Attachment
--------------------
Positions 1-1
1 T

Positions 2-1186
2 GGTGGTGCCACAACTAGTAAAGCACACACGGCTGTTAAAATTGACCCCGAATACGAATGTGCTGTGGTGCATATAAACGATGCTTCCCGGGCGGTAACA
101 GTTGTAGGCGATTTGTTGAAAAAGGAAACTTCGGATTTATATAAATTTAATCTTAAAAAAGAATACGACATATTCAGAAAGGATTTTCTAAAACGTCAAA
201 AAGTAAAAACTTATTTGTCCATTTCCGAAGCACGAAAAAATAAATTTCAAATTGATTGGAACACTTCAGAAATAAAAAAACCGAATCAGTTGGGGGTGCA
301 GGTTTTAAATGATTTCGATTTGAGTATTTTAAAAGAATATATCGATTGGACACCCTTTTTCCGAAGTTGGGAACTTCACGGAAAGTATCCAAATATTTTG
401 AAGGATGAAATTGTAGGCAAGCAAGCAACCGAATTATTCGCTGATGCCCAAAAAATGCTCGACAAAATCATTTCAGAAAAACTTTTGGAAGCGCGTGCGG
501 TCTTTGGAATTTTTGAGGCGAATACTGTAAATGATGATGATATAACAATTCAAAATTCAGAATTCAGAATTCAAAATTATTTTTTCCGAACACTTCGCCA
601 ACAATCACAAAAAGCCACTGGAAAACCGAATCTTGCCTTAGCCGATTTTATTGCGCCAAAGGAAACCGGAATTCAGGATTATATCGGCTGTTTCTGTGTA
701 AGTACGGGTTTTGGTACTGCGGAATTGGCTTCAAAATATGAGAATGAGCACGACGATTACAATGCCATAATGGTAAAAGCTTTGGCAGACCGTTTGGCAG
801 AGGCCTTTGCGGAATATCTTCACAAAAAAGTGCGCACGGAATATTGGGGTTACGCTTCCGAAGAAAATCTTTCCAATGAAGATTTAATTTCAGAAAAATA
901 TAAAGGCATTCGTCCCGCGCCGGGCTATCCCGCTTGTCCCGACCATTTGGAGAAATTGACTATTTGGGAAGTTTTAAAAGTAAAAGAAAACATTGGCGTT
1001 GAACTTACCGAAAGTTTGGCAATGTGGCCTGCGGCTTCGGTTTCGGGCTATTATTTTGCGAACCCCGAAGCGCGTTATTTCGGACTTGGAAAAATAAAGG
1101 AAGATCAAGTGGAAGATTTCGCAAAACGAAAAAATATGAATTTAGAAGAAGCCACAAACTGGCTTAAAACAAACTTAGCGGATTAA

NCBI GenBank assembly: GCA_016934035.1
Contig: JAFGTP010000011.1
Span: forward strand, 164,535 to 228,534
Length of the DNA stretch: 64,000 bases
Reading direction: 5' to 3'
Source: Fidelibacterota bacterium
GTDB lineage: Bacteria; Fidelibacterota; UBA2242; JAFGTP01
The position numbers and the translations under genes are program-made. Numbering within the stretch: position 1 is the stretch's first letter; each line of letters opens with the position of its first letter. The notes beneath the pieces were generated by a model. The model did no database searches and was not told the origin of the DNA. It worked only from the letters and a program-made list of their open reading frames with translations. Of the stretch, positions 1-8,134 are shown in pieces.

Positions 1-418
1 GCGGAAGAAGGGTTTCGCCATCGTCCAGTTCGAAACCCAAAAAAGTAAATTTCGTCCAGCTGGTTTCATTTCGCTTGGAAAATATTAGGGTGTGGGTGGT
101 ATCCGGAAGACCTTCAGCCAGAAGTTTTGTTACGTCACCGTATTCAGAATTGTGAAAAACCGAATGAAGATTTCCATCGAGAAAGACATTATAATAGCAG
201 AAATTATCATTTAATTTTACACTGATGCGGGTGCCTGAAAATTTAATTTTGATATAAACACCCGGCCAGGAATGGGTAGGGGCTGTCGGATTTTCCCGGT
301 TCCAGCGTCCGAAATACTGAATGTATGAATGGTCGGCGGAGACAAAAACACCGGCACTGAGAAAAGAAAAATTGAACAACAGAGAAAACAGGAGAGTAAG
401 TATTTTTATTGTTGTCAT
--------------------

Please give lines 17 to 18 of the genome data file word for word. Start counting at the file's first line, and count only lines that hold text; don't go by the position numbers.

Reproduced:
Contig: JAFGTP010000011.1
Span: forward strand, 164,535 to 228,534